According to the NYU Ad Observatory, the Ad Observer extension collects: advertiser’s name and disclosure channel; the text, image and link of the ad; the information that Facebook provides on how the advertisement was targeted; when the ad was shown to you; and the language of your browser. The project claims that it does not collect any identifying or personal information.
“[Ad Observer] Essentially lifts the veil on their underlying algorithms, ”Soltani said, adding that regulators have a legitimate interest in such information. “The HUD investigation was made possible thanks to this type of analysis.
In 2018, the US Department of Housing and Urban Development sued Facebook for discriminatory advertising [PDF]. Facebook paid the fees a year later, agreeing to make changes to its advertising system.
Researchers involved in the project – an attempt to expose social media threats to democracy – quickly denounced the move.
Laura Edelson, doctoral student at NYU noted, “Over the past several years, we have used this access to uncover systemic flaws in Facebook’s ad library, identify disinformation in political ads, including many that cause distrust of our electoral system, and to study the Facebook’s apparent amplification of partisan misinformation. “
“By suspending our accounts, Facebook effectively ended all of this work. Facebook also effectively cut off access to over two dozen other researchers and journalists who have access to Facebook data through our project.”
Other academics involved in the project have expressed similar dissatisfaction.
It’s a shame that Facebook is trying to crush legitimate searches that tell the public about disinformation on their platform
“It’s a shame that Facebook is trying to crush legitimate research that informs the public of disinformation on their platform,” said Damon McCoy, associate professor of computer science and engineering at the Tandon School of Engineering. New York University, in a statement.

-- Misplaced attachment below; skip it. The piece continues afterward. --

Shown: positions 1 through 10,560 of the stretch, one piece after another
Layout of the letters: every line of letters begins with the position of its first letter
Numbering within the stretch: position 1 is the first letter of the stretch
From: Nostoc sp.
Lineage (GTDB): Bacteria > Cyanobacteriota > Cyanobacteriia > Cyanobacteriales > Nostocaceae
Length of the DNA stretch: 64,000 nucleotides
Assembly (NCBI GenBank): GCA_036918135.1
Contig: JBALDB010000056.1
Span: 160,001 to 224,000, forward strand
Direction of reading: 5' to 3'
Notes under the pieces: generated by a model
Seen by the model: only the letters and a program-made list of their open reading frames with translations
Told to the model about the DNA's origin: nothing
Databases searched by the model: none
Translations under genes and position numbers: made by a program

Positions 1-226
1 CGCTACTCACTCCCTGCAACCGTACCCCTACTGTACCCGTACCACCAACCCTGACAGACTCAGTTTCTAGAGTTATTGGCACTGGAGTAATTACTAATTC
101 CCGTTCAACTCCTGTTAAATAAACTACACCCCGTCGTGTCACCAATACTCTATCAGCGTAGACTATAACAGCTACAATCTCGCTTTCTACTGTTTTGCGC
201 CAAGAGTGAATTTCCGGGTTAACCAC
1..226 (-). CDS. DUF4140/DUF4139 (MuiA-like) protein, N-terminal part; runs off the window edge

“With its platform awash in vaccine misinformation and partisan campaigns to manipulate the public, Facebook should welcome independent research, not shut it down. Allow Facebook to dictate who can investigate what is happening on its platform is not in the public interest. “
The same goes for politicians, like US Senator Mark Warner (D-VA).
This latest move by Facebook to end an outside group’s transparency efforts – efforts that have repeatedly facilitated disclosures of advertisements violating Facebook’s terms of service, advertisements for fraud and ploys predatory financiers, and political ads that have been wrongly omitted from Facebook’s lackluster ad library – is of deep concern, “Warner said in a statement, calling for legislative action to deal with the” dark world of online advertising. “.
Despite years of calling on social media platforms to work with independent researchers to improve the integrity of the platform, he said, Facebook appears to have done the opposite.
Political anger spread across the pond, prompting UK MP Damian Collins establish, “Facebook is putting an end to legitimate academic research into targeted advertising on its platform. This shows once again that they are more concerned with protecting their interests than allowing an independent review of how their advertising tools are used. and abused. ” ®